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Stimulus-Response and Individual-Response Specificity

BERNARD T. ENGEL, Ph.D.
AMA Arch Gen Psychiatry. 1960;2(3):305-313. doi:10.1001/archpsyc.1960.03590090061010.
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There has been an increasing interest among psychophysiologists in the question of how physiological response systems are organized. Some investigators have argued that autonomically mediated responses to stimulation are determined by the quality of the stimulus, whereas others have argued that the responses are idiosyncratic, i.e., independent of the stimulus and unique to the responder. A great deal of confusion has resulted from the fact that this issue has been phrased as an either-or question. The present study is an attempt to show that autonomic response patterns are a function of both stimulus and subject.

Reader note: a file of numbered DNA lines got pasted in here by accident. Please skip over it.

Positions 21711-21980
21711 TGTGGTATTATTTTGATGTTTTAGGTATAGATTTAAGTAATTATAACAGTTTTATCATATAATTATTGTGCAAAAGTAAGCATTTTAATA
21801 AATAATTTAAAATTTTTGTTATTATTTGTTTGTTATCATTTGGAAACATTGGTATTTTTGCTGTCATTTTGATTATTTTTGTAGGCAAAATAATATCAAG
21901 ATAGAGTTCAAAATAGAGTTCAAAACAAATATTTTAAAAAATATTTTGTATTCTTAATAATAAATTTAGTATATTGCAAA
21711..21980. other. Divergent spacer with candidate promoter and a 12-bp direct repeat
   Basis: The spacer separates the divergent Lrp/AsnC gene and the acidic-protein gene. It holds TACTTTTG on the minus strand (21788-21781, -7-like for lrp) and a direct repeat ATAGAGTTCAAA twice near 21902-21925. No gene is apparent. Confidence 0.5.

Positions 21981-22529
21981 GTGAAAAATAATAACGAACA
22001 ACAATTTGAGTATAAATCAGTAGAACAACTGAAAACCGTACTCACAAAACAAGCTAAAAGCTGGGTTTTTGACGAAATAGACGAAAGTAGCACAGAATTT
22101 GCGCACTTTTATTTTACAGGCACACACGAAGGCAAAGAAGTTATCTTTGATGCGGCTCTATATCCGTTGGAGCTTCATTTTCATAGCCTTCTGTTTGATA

The issue is to a great extent confounded with the more general psychological problem of stimulus definition. If a stimulus is defined as that which the experimenter manipulates, then, obviously, all variations in responses occurring during repetitions of the stimulus must be attributed to changes within the individual subjects. If, on the

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